When we see Food, a Particular Area of the Brain Lights Up.

“We consume with our eyes first,”

These statements are attributed to the Roman gourmet Apicius in the first century AD. Approximately 2000 years hence, scientists may be able to confirm his assertion.

Researchers from the Massachusetts Institute of Technology have identified a previously unidentified region of the brain that activates when we view food. This section, known as the “ventral food component,” is located in the visual cortex of the brain, which is a region associated with the recognition of faces, objects, and words.

The work entailed creating a computer model of this area of the brain using artificial intelligence (AI) technology. It was published in the journal Current Biology. Similar models are emerging in a variety of scientific disciplines to replicate and investigate the complicated bodily systems. The ideal body position for ingesting pills was recently determined using a computer model of the digestive system.

According to Meenakshi Khosla, PhD, the study’s author, “the research is still cutting-edge.” There is still much to learn about how experience or familiarity with certain cuisines affects this region and whether it is the same or different in different people.

According to Khosla, identifying these disparities may offer insights into how people make food decisions or possibly teach us more about the causes of eating disorders.

This study is special in part because of the researchers’ “hypothesis neutral” methodology. They simply began examining the data to see what they could uncover, rather than setting out to support or refute a specific hypothesis. The intention, according to the study, is to move beyond “the eccentric hypothese scientists have already thought to test.” So they started looking through the Natural Scenes Dataset, a collection of brain scans from eight individuals who had viewed 56,720 photos.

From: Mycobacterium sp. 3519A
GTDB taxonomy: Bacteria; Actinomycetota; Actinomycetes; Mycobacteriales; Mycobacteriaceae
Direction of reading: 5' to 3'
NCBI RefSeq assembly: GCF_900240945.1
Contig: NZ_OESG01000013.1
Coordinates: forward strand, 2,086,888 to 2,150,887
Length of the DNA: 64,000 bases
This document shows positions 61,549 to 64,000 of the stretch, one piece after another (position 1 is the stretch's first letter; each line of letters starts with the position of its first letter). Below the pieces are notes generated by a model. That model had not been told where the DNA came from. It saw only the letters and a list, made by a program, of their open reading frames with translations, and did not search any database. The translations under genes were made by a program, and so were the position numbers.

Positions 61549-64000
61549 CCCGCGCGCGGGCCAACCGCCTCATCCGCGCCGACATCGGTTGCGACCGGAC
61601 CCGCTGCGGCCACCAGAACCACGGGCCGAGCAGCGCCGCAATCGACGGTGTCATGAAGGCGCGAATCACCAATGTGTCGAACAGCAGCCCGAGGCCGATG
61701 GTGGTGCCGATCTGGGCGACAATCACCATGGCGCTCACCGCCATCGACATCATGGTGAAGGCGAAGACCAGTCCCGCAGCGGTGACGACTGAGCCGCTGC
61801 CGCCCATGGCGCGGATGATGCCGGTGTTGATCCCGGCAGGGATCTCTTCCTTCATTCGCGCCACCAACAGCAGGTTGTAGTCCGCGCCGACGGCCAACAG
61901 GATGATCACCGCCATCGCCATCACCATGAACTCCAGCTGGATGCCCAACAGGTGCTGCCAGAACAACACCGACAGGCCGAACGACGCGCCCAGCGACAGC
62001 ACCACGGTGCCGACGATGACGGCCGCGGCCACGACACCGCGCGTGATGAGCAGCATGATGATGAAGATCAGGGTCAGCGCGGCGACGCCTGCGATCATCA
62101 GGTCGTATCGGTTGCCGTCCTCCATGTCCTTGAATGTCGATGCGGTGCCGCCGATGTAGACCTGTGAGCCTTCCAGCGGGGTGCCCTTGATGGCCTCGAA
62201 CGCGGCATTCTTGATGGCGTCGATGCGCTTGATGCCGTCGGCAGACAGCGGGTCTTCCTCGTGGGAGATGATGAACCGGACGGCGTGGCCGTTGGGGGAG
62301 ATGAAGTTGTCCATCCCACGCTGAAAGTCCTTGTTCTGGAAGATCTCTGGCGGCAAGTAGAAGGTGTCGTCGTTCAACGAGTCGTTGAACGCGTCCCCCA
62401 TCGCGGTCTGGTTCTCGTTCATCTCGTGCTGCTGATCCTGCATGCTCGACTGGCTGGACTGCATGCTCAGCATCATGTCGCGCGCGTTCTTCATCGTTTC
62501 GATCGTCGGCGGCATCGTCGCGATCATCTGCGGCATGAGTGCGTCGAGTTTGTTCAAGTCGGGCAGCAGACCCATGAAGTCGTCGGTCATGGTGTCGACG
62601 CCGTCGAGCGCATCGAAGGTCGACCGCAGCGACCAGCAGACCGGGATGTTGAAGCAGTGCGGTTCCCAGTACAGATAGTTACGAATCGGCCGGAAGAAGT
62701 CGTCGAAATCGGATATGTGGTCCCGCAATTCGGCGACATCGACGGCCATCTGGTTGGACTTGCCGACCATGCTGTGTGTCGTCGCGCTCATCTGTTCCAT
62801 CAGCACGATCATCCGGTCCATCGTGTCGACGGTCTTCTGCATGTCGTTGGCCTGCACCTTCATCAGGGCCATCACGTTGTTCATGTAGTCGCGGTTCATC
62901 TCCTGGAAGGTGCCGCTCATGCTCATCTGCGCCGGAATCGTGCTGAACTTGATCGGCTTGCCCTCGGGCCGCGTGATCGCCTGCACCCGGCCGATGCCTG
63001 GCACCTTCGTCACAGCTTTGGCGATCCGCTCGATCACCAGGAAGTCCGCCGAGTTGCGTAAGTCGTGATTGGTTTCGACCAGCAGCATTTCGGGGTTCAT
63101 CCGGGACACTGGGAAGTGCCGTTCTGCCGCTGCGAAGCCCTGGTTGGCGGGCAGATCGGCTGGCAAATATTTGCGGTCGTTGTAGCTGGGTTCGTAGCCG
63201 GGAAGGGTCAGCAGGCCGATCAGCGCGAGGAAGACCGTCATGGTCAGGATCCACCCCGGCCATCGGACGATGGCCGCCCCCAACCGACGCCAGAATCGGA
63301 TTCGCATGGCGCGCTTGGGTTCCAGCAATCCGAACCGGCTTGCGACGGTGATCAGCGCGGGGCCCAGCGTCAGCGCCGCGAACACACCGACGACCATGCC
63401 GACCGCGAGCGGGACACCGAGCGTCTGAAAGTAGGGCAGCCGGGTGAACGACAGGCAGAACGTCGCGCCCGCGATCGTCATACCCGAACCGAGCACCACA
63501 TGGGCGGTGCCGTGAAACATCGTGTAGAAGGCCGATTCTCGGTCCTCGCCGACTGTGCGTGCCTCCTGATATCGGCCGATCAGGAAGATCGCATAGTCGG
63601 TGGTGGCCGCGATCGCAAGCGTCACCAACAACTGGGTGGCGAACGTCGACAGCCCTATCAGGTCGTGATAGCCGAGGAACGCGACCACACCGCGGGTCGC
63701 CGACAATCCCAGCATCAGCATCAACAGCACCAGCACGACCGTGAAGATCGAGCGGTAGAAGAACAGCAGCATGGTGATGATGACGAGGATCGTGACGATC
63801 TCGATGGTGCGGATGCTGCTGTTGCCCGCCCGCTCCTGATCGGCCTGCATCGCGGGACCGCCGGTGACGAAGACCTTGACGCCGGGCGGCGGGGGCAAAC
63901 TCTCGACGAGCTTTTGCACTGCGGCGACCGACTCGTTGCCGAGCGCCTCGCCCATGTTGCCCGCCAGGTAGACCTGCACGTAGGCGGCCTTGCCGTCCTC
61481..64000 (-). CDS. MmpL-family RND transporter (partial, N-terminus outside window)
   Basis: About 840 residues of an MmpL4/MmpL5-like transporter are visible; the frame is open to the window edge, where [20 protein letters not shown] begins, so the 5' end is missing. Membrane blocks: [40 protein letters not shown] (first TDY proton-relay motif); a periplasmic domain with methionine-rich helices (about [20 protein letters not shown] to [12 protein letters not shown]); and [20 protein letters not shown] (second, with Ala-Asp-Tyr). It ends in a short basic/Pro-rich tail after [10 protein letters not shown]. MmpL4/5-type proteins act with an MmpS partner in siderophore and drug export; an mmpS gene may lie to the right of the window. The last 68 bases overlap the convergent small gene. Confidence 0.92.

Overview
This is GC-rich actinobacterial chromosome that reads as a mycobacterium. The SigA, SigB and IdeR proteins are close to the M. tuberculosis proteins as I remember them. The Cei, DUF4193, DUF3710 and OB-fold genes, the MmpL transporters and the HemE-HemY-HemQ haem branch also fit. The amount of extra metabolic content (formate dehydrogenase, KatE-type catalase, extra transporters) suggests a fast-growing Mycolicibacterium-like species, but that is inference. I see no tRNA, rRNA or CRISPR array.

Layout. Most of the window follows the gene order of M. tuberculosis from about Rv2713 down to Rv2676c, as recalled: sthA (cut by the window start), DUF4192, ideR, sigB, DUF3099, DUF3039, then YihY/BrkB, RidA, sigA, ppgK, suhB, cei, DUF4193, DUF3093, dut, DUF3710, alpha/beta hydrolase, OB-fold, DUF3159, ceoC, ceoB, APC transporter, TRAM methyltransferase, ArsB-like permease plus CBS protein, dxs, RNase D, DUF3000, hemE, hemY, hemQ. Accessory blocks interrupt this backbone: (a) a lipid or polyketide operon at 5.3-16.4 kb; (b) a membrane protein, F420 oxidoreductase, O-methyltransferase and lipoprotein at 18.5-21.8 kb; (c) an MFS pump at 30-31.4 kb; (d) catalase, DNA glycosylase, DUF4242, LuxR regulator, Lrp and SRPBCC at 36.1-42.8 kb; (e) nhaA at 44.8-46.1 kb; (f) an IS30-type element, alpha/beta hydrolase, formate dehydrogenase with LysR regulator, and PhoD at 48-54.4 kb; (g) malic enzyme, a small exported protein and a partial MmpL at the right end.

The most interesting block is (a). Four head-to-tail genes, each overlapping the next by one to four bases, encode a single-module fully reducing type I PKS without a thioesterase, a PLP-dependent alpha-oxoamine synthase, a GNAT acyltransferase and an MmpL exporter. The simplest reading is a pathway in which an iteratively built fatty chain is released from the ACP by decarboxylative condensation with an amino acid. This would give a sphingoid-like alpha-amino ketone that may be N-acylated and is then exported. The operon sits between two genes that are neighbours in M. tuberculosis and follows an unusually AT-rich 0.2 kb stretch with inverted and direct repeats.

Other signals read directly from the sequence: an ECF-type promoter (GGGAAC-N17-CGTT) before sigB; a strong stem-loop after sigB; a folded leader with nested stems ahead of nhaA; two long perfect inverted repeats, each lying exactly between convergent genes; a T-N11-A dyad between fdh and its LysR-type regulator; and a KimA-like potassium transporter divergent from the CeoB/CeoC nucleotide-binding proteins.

Indeed, the model responded to meals by lighting up. It didn’t matter what colour the food images were; even black and white ones still caused the reaction, albeit less powerfully. Additionally, the model was able to distinguish between actual food and things that resembled it, such as a banana from a crescent moon or a blueberry muffin from a puppy with a muffin-like face.

The researchers discovered from the human data that certain people reacted slightly differently to processed foods like pizza and unprocessed foods like apples. They want to investigate how other factors, like liking or disliking a cuisine, may affect how someone reacts to it.

Other study fields might also become accessible thanks to this technology. Khosla intends to use it to investigate how the brain reacts to social cues like body language and expressions on the face.

As of right now, Khosla has already started scanning the brains of a fresh batch of volunteers to check the computer model in actual individuals. We recently obtained pilot data in a few people, and we were successful in localising this component, the researcher claims.

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